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It's common for recipes to call for both light and dark soy sauce mixed together.

Is there a specific rationale for doing this, such as a specific interaction between these two ingredients when cooked together, or is this simply a method to dilute dark soy\increase the flavor of light soy?

4 Answers 4

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Light soy sauce is added for flavor: it has more umami (from glutamate) and frequently more salt than dark soy sauce.

Dark soy sauce is added mainly for color, particularly when you're mixing your soy sauces with several other clear liquids. It also has some sweetness that light soy sauce doesn't.

Ref: Hot Thai Kitchen

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  • That’s honestly not what I would’ve expected. Neat Mar 9 at 23:48
  • I disagree with this. I cook a lot with dark soy sauce. It has a much deeper, richer, and more complex flavor profile than light soy sauce. Have you tasted the two side-by-side?
    – myklbykl
    Mar 12 at 18:10
  • I'm going to stick with the advice of the Thai chef with two award-winning cookbooks, thanks.
    – FuzzyChef
    Mar 12 at 18:11
  • Appeal to authority is not useful here. There are many books, sites, and articles that discuss light vs dark soy sauces (and all the many varieties of these and others) that you may want to consult. Or, read some of what people like Kenji have written. But I'd try them both yourself. Keep in mind that soy sauces straight from the bottle will taste different from cooked soy sauces, and their effect on foods is complicated, so tasting them side-by-side from the bottle doesn't give you the whole picture. You need to taste them in actual dishes to understand the differences they impart.
    – myklbykl
    Mar 12 at 18:36
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    I did post an answer. I am a certified chef and food science instructor (I also teach other cooking and baking classes). I personally work with many respected authorities, including people like Harold McGee and chefs and scientists in many fields related to food. I have plenty to learn like everyone, but I'm just trying to contribute what I can. I still disagree with your answer, but I'm sorry if my note was offensive to you. I really did not intend that. You have been very generous with your time on this site.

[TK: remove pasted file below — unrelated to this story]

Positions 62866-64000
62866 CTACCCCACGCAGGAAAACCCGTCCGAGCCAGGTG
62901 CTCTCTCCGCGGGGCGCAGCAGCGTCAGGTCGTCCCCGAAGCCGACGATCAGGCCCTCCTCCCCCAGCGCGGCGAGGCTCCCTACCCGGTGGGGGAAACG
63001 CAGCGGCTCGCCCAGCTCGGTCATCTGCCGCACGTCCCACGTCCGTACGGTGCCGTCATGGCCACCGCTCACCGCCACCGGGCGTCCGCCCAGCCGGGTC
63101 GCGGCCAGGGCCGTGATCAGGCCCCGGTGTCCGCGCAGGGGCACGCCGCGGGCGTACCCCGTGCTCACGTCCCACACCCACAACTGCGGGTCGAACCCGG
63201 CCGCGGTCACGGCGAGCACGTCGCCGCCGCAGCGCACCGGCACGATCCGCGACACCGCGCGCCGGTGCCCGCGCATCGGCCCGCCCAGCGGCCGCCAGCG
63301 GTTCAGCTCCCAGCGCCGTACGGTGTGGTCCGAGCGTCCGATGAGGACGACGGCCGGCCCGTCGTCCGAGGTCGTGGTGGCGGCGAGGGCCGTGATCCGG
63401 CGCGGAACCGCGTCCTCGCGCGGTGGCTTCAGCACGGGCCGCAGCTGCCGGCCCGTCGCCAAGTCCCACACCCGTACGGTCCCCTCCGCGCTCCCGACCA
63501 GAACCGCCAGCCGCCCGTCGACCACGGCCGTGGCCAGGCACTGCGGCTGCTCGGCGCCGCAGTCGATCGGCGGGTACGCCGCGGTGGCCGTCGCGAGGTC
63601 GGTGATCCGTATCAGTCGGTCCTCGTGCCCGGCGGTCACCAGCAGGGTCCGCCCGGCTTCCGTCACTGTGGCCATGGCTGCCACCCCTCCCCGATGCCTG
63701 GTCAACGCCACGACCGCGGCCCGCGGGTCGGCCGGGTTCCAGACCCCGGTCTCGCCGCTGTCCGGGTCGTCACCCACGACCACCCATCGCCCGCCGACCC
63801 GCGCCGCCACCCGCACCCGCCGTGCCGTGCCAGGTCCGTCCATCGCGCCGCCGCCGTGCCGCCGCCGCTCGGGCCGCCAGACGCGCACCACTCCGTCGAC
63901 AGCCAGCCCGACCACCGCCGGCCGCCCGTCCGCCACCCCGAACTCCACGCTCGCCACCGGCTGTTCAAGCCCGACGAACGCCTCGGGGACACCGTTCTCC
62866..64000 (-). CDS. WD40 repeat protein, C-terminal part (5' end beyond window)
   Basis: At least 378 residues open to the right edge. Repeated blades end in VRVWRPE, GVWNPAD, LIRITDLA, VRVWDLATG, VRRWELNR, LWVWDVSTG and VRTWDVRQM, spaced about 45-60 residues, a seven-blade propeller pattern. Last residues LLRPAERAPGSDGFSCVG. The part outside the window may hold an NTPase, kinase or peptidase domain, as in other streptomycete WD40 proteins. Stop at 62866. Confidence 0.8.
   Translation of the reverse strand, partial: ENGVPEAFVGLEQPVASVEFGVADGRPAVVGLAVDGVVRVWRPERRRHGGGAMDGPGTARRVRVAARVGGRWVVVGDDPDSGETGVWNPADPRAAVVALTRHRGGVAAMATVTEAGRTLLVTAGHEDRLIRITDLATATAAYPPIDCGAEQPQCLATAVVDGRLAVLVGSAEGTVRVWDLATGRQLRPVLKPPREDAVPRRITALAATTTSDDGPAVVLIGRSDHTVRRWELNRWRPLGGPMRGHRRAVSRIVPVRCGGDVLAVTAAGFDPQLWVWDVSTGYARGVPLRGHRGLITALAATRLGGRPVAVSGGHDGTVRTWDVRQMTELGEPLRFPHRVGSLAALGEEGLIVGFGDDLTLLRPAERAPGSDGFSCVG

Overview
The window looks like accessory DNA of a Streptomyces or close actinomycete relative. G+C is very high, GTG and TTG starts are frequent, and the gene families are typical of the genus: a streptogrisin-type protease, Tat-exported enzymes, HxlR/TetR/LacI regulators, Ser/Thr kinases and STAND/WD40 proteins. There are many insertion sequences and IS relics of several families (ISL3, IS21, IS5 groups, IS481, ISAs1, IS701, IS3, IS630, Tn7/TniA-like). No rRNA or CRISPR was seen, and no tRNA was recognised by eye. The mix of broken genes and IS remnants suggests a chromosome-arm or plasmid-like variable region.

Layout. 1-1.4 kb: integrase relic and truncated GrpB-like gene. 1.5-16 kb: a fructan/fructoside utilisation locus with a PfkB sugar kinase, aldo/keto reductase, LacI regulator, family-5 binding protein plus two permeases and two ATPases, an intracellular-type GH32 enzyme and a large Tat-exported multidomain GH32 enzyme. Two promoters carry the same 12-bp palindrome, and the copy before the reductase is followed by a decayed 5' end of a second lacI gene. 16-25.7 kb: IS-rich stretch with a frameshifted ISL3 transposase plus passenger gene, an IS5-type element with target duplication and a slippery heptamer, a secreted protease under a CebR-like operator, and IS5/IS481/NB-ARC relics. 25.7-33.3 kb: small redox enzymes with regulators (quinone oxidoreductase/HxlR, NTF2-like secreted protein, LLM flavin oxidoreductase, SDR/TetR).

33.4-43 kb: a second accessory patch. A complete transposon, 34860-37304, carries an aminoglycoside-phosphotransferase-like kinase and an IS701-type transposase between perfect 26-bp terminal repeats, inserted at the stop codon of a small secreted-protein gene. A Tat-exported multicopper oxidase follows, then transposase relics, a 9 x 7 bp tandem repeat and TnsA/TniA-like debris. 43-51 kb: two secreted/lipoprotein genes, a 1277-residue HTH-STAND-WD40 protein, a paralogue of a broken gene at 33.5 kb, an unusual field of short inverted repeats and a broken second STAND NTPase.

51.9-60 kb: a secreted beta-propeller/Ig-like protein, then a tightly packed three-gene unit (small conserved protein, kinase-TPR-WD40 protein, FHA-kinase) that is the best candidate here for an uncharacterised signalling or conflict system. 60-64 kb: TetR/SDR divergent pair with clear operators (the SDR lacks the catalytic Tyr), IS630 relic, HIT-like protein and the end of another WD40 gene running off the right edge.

– myklbykl
    Mar 12 at 18:58
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Dark soy sauce has a richer, more complex, and less salty flavor compared to light soy sauce. It's also a bit sweeter and has notes of molasses and caramel. It's also thicker and obviously darker in color.

Dark soy sauce is sometimes used in cooking to add color, but most importantly for me as a chef, it adds a depth of flavor that light soy sauce does not. Light soy sauce is great for both seasoning (i.e. salt) and umami (glutamates) as well as its own flavor profile.

Dark soy sauce is fermented and aged much longer than light soy sauce. This extended aging increases complex flavor development and gives it a thicker consistency and a darker color. Think of 25-year DOP balsalmic vinegar compared to the crap they try to pretend is from Modena in your grocery store.

Dark soy sauce isn't typically used as a table sauce like light soy sauce, but try it on scrambled eggs. Yum.

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    Aha, I think we're having some labelling problems here! The problem is that the term "dark soy sauce" can be used to refer to several different products. In your answer, you're refering to aged, naturally fermented soy sauce. In my answer, I'm referring to the standard Thai "weak soy sauce fortified with molasses and roasted wheat", which is what generally appears as "Dark Soy Sauce" there. This also shows up in Chinese cuisine. The world-popular Pearl River Bridge Dark Soy is the fortified-with-molasses kind.
    – FuzzyChef
    Mar 12 at 19:12
  • I'm not sure how 'world popular' Pearl River Bridge is - it's hard to get in the UK. I've seen it but never bought it or tasted it. Far more likely to get Kikkoman, Lee Kum Kee or Amoy here. I use Kikkoman for almost everything, unless I want to specifically avoid the distinctive flavour, then I'll use whatever generic 'Chinese' one I got from the supermarket - I can barely tell the difference between those once they're in the food.
    – Tetsujin
    Mar 26 at 10:33
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It is simply to obtain a desired balance between the flavours, and perhaps also consistencies, of the ingredients. If you only have one available then use that.

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    Could you describe what these desired elements are? Mar 9 at 18:05
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Keep in mind that light soy sauce and dark soy sauce are fundamentally different foods, with different ingredients and preparation steps. They aren’t differing concentrations or shades of the same thing.

So they are mixed when both ingredients’ contributions are desired, the same as with any other ingredients.

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    Could you specify what the desired contributions are? Mar 9 at 18:05
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    Their different tastes. Have you tasted them?
    – Sneftel
    Mar 9 at 18:16
  • Well, and the color of dark soy sauce, I suppose.
    – Sneftel
    Mar 9 at 18:16

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